The Creation of the First Copper Penny - 'An Act to Provide For a Copper Coinage'
Appearing in the Columbian Centinel of June 20, 1792.
"That the director of the mint...be authorized to contract for and purchase a quantity of copper, not exceeding one hundred and fifty tons...to be coined at the mint into cents and half-cents...and be paid into the treasury of the United States, thence to issue into circulation."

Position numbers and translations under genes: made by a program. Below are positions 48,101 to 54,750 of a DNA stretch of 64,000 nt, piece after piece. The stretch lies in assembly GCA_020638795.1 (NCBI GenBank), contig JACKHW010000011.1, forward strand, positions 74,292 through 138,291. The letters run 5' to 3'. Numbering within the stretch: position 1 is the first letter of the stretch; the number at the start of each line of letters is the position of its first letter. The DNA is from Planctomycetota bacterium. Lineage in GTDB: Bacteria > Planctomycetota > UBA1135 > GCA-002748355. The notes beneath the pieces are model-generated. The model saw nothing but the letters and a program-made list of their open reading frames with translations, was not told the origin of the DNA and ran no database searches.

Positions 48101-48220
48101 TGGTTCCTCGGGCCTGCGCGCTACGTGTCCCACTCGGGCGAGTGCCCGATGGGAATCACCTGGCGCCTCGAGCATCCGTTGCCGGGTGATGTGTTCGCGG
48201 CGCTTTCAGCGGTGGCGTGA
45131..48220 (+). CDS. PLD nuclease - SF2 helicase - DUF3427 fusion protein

"The Act also stipulates that "no copper coins or pieces whatsoever except the said cents and half-cents, shall pass current as money, or shall be paid, or offered to be paid or received in payment for any debt, demand, claims, matter or thing whatsoever."
The Columbian Centinel
The Act is signed in script type by G. Washington on May 8, 1792. The Act warns that all other copper coins used in payment will be forfeited, and those involved fined ten dollars.This legislation resulted in the birth of the copper penny, from which descends our present one cent piece — in all its various and sundry permutations over the course of 200 years.